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# Algorithms and Computational Complexity

Time Complexity
The subject of the analysis of algorithms consists of the study of their efficiency. Two aspects of the algorithm efficiency are: 1. The amount of time required to execute the algorithm 2. The memory space it consumes. In this chapter we introduce the basic techniques for calculating time efficiency (Time complexity).

Dominant Operations
The following main operations are used in the algorithms Assignment() Comparison(=, , <, >, , ) Arithmetic operation(+, -, , ) Logical operations(and, or, not) How long does each of these operations take to execute? In general, assignments are very fast ,while other operations are slower. Multiplication and division are often slower than addition and subtraction.

Time Complexity
The running time of an algorithm is defined to be an estimate of the number of operations performed by it given a particular number of input values. Let T(n) be a measure of the time required to execute an algorithm of problem size n. We call T(n) the time complexity function of the algorithm. If n is sufficiently small then the algorithm will not have a long running time.

Time Complexity
How fast T(n) increases for large n? This is called the asymptotic behavior of the time complexity function, basically we will be focusing on the leading term of T(n). In our time analysis we will restrict ourselves to the worst case behavior of an algorithm; that is, the longest running time for any input of size n.
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Example
If T(n) = 4n3 + 2n2 + n + 5 then 2 1 5 3 T(n) = n (4 + ) n n n and for large n we have T(n) 4n3. We say that T(n) has a growth of order n3. We say that one algorithm is more efficient then another if its worse case running time has a lower order of growth.
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Exercise
What is the run-time complexity based on n for the following algorithm segment: 1. for i = 1 to n do 1.1 for j = 1 to n do 1.1.1 A(i,j) x Solution The inner loop 1.1 is executed n times and the outer loop 1. is also executed n times. Hence, T(n) = n2 so that the growth is of order n2.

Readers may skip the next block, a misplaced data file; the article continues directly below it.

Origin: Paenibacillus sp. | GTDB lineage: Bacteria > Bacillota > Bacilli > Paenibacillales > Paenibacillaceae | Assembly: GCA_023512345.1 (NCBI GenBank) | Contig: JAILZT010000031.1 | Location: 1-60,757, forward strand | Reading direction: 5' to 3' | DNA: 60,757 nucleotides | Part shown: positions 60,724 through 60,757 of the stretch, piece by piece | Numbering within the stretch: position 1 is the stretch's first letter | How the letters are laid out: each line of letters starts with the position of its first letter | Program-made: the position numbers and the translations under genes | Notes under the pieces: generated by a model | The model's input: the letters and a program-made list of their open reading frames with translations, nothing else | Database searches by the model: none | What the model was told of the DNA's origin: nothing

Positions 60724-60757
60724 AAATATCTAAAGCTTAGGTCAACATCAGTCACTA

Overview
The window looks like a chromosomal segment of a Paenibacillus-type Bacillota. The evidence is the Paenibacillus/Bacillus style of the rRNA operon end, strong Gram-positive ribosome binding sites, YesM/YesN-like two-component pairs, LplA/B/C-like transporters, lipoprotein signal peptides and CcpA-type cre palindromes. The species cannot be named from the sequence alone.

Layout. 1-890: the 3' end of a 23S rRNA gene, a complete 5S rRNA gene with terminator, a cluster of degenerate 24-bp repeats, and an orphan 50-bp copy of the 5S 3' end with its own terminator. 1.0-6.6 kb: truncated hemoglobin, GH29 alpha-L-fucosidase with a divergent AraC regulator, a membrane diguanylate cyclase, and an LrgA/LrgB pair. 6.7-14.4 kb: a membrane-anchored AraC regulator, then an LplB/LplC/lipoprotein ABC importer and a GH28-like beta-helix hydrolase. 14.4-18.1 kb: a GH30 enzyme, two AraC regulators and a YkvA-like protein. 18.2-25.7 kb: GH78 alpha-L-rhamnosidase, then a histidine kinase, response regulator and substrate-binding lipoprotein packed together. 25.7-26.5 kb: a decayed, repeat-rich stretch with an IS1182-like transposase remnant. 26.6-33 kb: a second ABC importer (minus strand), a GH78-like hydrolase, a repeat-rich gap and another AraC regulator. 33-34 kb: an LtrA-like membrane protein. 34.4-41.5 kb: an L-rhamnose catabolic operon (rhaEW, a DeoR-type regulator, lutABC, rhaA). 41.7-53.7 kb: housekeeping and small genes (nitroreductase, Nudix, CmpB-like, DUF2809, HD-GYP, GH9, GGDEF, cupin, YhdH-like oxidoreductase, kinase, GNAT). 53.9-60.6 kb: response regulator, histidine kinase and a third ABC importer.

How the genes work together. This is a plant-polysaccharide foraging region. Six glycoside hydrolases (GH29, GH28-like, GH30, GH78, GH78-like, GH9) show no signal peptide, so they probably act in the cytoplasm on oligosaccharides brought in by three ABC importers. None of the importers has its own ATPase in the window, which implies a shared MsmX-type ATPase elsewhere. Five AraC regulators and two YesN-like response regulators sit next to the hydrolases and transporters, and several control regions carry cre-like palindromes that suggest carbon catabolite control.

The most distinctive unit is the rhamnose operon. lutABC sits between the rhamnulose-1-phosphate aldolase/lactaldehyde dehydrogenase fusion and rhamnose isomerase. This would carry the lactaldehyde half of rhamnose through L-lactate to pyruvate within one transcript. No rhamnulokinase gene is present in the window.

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Exercise
Estimate the time complexity of the following algorithm: 1. i 1 2. p 1 3. for j = 1 to n do 3.1 p p i 3.2 i i + 1 Solution It takes two assignment statements 1. and 2. to initialize the variables i and p. The loop 3. is executed n times, and each time it executes two assignment statements and two arithmetic operations 3.1 and 3.2. Thus, the time complexity of the algorithm is given by 8 T(n) = 4n + 2 so the growth is of order n.

Remark
In the latest algorithm, the dominant operation is the multiplication of 3.1. Because multiplication takes more computer time to execute, we only count in this case the number of multiplications. Thus T(n) = n (multiplications) In an algorithm, certain operations are usually dominant, so T(n) would be the number of dominant operations to accomplish the task.
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## Order of Growth-O(g) notation

In the latest two problems we found a precise expression for the time complexity of the algorithm. What usually interests us is the order of growth. Let g : . We say that a function f is order at most g or f big O of g if and only if there exists positive constant C and n0 such that |f(n)| C|g(n)|, for n n0 We write f(n) = O(g(n)).
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Example
Find the minimum number of multiplications needed to calculate x13? Solution suppose x13 is expressed as x13 = x x x, 12 multiplications needed If it is expressed as x13 = x8 x4 x then x2 = x x, x4 = x2 x2, x8 = x4 x4.Hence x13 = x8 x4 x, 2 + 2 + 1 = 5 multiplications needed.
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Example
Two algorithms, A and B ,have time complexities f and g respectively, where f(n) = 3 n2 - 3n + 1 and g(n)=n2.Determine which algorithm is faster. Solution First, find the value of n such that f(n)=g(n).Thus n2 = 3 n2 - 3n + 1 2 n2 - 3n + 1 = 0 (2n - 1)(n - 1) = 0 n = 1/2 or n = 1
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Example
Take the larger value of n, that is for n > 1, suppose n = 2,then f(2) = 3(2)2 - 3(2) + 1 = 7 and g(2) = 22 = 4 Thus g(n) < f(n) for all n > 1.Hence g(n) is faster, so algorithm B is faster
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